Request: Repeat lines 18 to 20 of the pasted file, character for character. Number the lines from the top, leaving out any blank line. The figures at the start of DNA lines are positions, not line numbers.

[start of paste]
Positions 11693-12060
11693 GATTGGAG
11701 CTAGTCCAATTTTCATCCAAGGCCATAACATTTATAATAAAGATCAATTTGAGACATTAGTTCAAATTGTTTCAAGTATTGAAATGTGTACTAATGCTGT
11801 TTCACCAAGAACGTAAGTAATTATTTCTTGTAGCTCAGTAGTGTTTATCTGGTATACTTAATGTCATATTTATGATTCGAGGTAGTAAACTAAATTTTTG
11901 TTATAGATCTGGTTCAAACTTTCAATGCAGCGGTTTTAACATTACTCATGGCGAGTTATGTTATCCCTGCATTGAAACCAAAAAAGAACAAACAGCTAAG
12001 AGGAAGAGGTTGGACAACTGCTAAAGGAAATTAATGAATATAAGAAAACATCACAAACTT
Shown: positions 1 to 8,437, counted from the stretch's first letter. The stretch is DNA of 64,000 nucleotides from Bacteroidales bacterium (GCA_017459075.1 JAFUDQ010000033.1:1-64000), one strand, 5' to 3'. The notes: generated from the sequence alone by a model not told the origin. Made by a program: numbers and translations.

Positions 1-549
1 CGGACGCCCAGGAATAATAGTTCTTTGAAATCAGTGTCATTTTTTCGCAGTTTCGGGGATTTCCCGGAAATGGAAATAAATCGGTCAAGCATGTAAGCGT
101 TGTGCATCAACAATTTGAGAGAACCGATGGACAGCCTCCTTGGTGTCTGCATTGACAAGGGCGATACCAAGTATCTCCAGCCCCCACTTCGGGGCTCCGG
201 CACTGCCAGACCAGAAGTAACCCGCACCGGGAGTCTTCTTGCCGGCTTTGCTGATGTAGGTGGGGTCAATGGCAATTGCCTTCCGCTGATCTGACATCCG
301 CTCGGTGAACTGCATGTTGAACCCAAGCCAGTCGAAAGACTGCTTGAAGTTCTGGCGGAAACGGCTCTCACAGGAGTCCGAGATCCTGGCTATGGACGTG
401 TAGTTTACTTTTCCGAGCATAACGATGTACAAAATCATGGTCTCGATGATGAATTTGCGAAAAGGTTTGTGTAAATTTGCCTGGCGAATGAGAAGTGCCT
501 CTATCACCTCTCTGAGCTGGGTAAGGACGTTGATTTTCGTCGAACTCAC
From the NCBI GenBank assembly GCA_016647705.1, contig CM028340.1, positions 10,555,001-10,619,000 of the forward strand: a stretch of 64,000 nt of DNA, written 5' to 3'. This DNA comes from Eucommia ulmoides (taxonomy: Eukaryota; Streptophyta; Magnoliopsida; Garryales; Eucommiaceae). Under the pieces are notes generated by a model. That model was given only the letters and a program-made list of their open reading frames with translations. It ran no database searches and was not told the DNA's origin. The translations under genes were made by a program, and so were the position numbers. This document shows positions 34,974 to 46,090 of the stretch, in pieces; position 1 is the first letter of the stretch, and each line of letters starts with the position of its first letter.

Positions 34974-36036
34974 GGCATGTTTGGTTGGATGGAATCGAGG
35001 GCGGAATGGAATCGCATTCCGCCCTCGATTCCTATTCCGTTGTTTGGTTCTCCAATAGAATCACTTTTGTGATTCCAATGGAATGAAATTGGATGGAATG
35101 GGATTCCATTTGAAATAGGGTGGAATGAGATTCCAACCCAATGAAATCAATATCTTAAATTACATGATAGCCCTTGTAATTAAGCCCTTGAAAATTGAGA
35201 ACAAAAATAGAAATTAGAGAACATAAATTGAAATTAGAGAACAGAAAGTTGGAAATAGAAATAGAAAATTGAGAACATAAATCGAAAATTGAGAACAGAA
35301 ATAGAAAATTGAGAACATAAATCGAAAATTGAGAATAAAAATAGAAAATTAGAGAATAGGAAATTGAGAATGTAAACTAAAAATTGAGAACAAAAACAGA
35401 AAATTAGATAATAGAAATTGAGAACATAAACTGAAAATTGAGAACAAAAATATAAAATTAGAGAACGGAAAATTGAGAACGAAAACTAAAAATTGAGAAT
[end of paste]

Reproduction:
35001 GCGGAATGGAATCGCATTCCGCCCTCGATTCCTATTCCGTTGTTTGGTTCTCCAATAGAATCACTTTTGTGATTCCAATGGAATGAAATTGGATGGAATG
35101 GGATTCCATTTGAAATAGGGTGGAATGAGATTCCAACCCAATGAAATCAATATCTTAAATTACATGATAGCCCTTGTAATTAAGCCCTTGAAAATTGAGA
35201 ACAAAAATAGAAATTAGAGAACATAAATTGAAATTAGAGAACAGAAAGTTGGAAATAGAAATAGAAAATTGAGAACATAAATCGAAAATTGAGAACAGAA